We finally come to the end and I have to comment on Castle Watch Co’s statement that the Cavetto features a “custom In-house design”… really?  You’re telling me that you designed the Cavetto yourself?  Homer designed the Homer-mobile himself too… Thankfully the Cavetto isn’t the Homer-mobile, but this claim is just marketing nonsense.  But I understand that when MVMT™ and others are just vacuuming up the $$$, it can be important to identify to prospective customers that your watch isn’t just a branded Ali-Express™ watch.

I mentioned it earlier but it’s important to note that Castle doesn’t advertise its warranty for the Cavetto at all.  This may be because the Cavetto is currently only a KS exclusive and, as a KS buyer, you’re pretty much stuck with whatever shows up at your door as-is.  It’s important to note that part of what you pay for with mainstream brands is that assumption of liability by the brand.  Say what you will about other brands but if your Seiko stops working as it was when you bought it, and its within the warranty period, you will get it fixed.  Castle can’t say that about it’s KS production runs.  I’m going to reach out to Castle Watch Co and I’ll post back with my bezel fitment query and their response to it. 

I would guess that the continued delay on the Cavetto’s retail release is due to all of these little factors, 2 year warranty cost, bezel fitment, bezel indices painting, ect… all adding up to much more than what Castle expected and that they having difficulty making the watch as is work within their desired price point.  Just a guess but time will tell…

14.       The Wife Check

“It looks cheap.”  To defend the Cavetto line-up, this statement was based on the brass finish and the white bezel indices which are both features unique to this model within the line-up. If you are buying for your man or if you are buying for yourself in order to impress keep these sentiments in mind.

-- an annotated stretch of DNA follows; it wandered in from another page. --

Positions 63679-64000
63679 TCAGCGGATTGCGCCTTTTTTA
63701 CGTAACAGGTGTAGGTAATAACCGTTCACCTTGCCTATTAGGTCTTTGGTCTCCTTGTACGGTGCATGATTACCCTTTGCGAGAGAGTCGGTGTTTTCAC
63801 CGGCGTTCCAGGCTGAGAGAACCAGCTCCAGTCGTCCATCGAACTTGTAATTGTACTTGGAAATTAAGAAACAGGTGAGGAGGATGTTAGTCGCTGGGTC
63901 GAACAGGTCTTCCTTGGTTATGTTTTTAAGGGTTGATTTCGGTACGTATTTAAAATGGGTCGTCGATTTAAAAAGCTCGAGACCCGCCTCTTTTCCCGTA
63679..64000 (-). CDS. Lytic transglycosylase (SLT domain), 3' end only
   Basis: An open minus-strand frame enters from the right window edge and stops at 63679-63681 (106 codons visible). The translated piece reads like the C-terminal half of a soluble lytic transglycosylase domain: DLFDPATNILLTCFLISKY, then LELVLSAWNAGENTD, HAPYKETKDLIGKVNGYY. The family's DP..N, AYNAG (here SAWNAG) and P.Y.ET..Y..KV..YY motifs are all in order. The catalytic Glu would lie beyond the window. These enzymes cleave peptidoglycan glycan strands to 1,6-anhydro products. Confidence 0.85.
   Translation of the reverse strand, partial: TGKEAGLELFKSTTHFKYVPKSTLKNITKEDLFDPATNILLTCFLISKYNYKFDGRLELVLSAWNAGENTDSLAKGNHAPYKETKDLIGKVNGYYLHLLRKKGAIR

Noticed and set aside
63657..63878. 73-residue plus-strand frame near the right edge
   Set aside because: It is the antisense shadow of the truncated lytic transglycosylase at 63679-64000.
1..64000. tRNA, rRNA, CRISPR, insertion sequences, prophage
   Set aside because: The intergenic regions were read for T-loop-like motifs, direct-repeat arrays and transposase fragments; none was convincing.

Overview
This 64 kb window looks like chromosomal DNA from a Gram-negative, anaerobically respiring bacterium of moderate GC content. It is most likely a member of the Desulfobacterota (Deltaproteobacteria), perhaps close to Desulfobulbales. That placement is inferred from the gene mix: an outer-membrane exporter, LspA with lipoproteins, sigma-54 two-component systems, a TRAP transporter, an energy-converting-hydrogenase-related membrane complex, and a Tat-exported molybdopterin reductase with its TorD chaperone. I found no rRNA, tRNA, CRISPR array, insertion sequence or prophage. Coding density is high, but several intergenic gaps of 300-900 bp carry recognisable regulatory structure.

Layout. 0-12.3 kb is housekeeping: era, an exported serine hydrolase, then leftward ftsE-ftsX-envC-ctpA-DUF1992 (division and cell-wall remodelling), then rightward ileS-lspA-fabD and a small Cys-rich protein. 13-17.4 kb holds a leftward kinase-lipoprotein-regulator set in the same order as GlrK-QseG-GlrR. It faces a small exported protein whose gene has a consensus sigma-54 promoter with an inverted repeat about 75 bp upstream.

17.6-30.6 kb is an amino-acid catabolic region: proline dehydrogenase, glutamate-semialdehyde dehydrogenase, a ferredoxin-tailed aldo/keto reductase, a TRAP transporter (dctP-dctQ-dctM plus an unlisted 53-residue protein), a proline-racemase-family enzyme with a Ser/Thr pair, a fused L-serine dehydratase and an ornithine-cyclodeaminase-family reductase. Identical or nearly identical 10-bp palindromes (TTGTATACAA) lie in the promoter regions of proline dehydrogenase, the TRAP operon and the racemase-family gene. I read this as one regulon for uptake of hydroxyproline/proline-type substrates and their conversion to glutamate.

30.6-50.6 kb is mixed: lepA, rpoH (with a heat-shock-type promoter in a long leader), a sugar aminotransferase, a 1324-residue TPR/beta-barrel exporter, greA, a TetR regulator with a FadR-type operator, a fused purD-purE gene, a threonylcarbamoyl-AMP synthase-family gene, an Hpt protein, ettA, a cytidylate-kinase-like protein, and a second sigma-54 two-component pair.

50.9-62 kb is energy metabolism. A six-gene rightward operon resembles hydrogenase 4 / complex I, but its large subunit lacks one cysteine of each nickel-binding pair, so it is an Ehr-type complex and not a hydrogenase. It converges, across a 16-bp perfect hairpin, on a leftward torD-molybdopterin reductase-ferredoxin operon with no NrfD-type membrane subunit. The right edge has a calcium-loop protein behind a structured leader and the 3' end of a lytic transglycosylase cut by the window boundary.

Final Thoughts

Castle questions other brands intentions when they price what Castle calls out as inferior products, but I think any of these main stream brands would immediately reply with some version of “to not to take a loss”…

At this point in reading you should recognize that, for the price, the Cavetto should be an excellent buy for someone wanting the most bang for buck and that all these features taken at face value should be impressive. 

Value wise the Cavetto is an obvious win, but you will have to judge for yourself if the final build quality is good enough to justify.

I would not buy the Cavetto retail if it had the bezel fitment issues that this one has, and seeing the dismal job done painting the very noticeable bezel indices would turn me off the Cavetto completely.  If it were a different model within the line-up my opinion might change. 

With all this said, I do own it, I am wearing it right now, and if I end up in Mexico or Cuba I’ll be rocking my Cavetto and not my Explorer.

What do you think?

Are our two major issues enough to send you packing or can you overlook them?

I hope the new format and updated information better informs you as a fellow consumer and if Castle Watch Co reads this update, I hope you find a way to make the Cavetto a viable product line and can resolve the current issues you have with it.  If you do find a way to make a go of it, you can expect a purchase from me and a Head-to-Head comparison of the two!

Check out exactly what my wife had to say about the Cavetto during our discussion.


5 thoughts on “Castle Watch Co Cavetto “Rustic Brass” – Detailed Review

  1. Seems like a decent mechanical alternative to minimal overpriced fashion brand watches *cough* DW *cough*.

    Definitely an interesting value prop.

    Dial is interesting enough. Kinda dislike the 4:00 date window, but that’s just personal preference.

    Sweet review!


    1. Definitely 1000% better than any of the branded Ali express choices out there, but until they sort out all the business stuff I doubt we’ll see another production run. At some point they have to cover the supposed loss they took on this run and they may be realizing that the only way to do that is to build that cost into future production.
      The waffle dial is definitely different… a little too 90s… and agreed on the date window, maybe that’s just where the date module was when the sourced the movements?
      Cheers, personally happy with new update, now only 3 more to go through before I can focus on new watches and video! 😂